With a permanent shift towards remote work there exists a concern for how data is being accessed and stored. Companies may need to invest more in Cybersecurity infrastructure to ensure they remain privacy compliant for their clients, protect their employees and prevent data leaks.
The pandemic shifted our perception of what an office job should look that. One thing is certain; and it’s that remote work is here to stay for the majority of Canadian companies. Companies need to adapt and remain flexible to remain competitive and viable as they navigate through the new normal.
Most channel partners are happy to put the 2020 year in the rearview mirror and concentrate on new money-making, customer-satisfying strategies for a post-pandemic world. As this group starts to claw their way back to what business was like before the pandemic, the impact of COVID-19 and the subsequent lockdowns are still bringing serious challenges to channel partners in North America especially when it comes to data protection.
If there is one thing business has learned from the COVID-19 pandemic and the many stay-at-home orders from governments is that it has put a major strain on business continuity. It has also made the IT department reach new levels of anxiety as so many of its workers are now remote.
As the business world settled into this new mix of remote and workplace operations in 2020 and 2021, they began to put serious thought to modernizing its data protection plans. There are five main reasons for this, according to Veeam 2021 Data Protection Report, are:
The acceleration of cloud.
Modernization of IT environments.
Loss of data/failed backups; and
These five factors have led to many channel partners seeking new ways to modernize data protection in a post-pandemic world.
Dave Russell, vice president of Enterprise Strategy at Veeam, (the co-author of the report along with Jason Buffington, Veeam’s vice-president, Solutions & Product Strategy) pinpointed ransomware along with overall cybersecurity as top priorities for CIOs in a post-pandemic world.
“CIOs are looking for features and solutions that can overcome ransomware. At the end of the day, we are not a security company, we have hired a CSO, but it is fair to say the everyone in the data centre and everyone in the company has a role to play in security, but if you think about the greatest security vulnerability it is with the employees and fishing attacks,” Russell said.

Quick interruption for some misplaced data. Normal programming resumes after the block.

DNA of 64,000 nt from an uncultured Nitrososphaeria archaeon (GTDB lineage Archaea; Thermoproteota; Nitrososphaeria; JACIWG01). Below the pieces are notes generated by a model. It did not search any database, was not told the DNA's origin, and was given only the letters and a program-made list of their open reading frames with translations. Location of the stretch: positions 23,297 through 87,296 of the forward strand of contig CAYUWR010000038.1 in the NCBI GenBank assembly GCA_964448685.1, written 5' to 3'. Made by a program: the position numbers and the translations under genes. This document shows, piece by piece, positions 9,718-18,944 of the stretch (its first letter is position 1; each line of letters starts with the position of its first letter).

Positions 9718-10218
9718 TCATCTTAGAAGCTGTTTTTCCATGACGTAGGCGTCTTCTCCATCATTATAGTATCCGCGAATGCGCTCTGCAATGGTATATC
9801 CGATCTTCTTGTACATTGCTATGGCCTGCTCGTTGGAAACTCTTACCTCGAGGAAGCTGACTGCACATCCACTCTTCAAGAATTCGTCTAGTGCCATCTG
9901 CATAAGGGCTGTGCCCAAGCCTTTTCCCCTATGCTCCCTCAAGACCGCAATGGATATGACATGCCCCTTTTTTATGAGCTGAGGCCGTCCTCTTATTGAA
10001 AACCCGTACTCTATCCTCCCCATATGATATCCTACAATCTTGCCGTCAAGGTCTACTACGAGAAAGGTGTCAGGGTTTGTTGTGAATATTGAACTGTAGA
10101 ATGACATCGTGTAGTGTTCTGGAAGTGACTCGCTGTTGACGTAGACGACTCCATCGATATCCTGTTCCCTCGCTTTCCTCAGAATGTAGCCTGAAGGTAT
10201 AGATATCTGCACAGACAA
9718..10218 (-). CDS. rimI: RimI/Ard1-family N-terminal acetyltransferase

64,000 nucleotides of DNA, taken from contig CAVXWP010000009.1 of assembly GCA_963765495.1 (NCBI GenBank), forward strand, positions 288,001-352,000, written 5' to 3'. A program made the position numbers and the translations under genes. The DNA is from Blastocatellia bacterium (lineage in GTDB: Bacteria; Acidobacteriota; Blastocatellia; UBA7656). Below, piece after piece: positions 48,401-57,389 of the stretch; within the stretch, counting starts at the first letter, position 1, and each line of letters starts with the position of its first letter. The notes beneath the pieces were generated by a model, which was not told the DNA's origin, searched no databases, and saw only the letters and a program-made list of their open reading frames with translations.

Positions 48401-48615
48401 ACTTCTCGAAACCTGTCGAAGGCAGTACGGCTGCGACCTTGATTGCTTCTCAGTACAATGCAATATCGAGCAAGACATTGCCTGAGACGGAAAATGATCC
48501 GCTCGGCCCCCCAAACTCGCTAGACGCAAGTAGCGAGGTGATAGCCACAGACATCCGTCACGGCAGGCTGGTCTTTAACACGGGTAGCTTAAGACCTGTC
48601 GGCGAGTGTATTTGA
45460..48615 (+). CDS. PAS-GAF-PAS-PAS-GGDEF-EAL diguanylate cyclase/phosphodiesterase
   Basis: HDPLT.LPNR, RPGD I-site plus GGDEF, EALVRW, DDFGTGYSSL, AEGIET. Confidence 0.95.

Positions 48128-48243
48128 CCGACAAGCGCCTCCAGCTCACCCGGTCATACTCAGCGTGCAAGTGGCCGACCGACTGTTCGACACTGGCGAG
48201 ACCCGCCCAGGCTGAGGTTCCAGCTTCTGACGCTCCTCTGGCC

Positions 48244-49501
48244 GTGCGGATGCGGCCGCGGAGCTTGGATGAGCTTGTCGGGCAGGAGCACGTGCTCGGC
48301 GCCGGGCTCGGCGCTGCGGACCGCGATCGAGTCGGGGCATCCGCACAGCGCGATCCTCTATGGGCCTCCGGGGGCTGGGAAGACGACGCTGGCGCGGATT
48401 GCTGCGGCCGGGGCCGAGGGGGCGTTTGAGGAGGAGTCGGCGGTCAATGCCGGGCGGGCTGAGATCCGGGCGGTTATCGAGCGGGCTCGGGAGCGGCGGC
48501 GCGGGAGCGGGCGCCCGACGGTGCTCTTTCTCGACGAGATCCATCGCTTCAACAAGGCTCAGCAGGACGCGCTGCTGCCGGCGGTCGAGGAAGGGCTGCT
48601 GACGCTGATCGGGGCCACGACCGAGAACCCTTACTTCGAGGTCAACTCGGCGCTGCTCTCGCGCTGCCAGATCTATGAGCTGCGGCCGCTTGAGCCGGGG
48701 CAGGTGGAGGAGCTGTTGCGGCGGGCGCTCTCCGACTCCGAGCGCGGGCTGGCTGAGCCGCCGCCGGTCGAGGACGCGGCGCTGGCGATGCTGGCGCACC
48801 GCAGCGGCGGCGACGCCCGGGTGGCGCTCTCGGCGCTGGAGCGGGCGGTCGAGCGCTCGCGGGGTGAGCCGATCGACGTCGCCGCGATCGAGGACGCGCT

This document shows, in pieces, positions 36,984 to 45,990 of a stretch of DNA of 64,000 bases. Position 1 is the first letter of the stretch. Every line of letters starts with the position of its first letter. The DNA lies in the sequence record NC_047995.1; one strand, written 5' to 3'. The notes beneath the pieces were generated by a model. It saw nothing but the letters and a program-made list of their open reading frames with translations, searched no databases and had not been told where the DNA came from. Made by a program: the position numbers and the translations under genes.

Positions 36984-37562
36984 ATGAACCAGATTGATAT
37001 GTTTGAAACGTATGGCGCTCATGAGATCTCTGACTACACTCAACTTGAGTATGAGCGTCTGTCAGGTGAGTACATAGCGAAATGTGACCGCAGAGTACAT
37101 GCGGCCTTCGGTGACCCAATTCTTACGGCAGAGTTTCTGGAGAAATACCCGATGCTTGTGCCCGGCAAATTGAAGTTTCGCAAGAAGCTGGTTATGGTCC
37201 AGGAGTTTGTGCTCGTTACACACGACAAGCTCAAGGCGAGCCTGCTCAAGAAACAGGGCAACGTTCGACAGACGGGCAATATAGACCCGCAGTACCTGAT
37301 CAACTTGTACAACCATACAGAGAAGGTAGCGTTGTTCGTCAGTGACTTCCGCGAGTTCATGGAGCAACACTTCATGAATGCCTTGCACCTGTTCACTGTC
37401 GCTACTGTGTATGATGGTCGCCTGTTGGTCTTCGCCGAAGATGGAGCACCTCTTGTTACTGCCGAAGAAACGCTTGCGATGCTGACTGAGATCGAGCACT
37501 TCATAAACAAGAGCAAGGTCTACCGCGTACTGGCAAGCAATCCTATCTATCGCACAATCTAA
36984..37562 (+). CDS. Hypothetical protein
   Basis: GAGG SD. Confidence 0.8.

A modern data protection approach, Russell suggests, must have best practices around digital hygiene.
Digital hygiene, Russell adds, is not specific to Veeam but can include items such as creating different passwords and separation of key resources and data on different networks so not everything can be compromised or access at the same place.
“Cybersecurity would still be a concern even without the pandemic. IT is still scared about cybersecurity because they do not know what the threats look like and how they evolve and change. In a post-pandemic world cybersecurity jumps to the top,” he said.
If there is another reason beyond the five mentioned for developing a modern data protection strategy in a post-pandemic world, Russell believes it is digital transformation. COVID-19 has had a dramatic impact on digital transformation. According to the Veeam 2021 Data Protection Report, there was a massive increase in digital transformation speed in 2020, with 54 percent of organizations accelerating their digital transformation plans. Meanwhile, organizations already into their digital transformation journey ramped up their investments in this area. For example, 91 percent of organizations in the first few months of the pandemic increased cloud services usage in support of the many remote workers that were now in their midst.
Russell commented about an intersection of digital transformation that occurred in 2020, where some put their heads in the sand and took a pause because of COVID-19, while others saw it as perfect timing to “double down” on digital transformation.
Modern data protection does have a major role to play in digital transformation as it improves the overall data connection, accuracy, capture and protection. “And it surfaces up data to the cloud for sharing. We know that digital transformation will be backed on data and so it has to be protected.”
DRIVING THE RIGHT OUTCOMES
The ultimate outcome for business is to ensure peace of mind. Russell speaks to building confidence in an organization to deliver data at any time, any place and on any device. Currently, the spend on backup and data recovery versus cloud and SaaS solutions has a seven times gap. But the heightened state of ransomware in the wild has now made modern data protection a board-level discussion. From Russell’s experience, approximately five percent of data has been recovered. “The situation could become worse,” he said, “if they never had to recover their systems.” The issue stems from the IT team knowing there is a problem, but the business side not being up-to-speed. “There’s an old joke. What is your DR plan? It’s an updated resume,” Russell added.
HOW DO YOU GET THERE?
Russell envisions organizations making high probability type bets, as stated earlier in this article, ultimately prioritizing defending against ransomware. “That’s the big disaster other than a hurricane.”
One area is data protection-as-a-service or DPaaS for managed services providers in the channel community. Another is Disaster-Recovery-as-a-Service or DRaaS. Both offer the ability to reduce IT costs while providing always updated solutions and peace of mind knowing that disasters can be averted.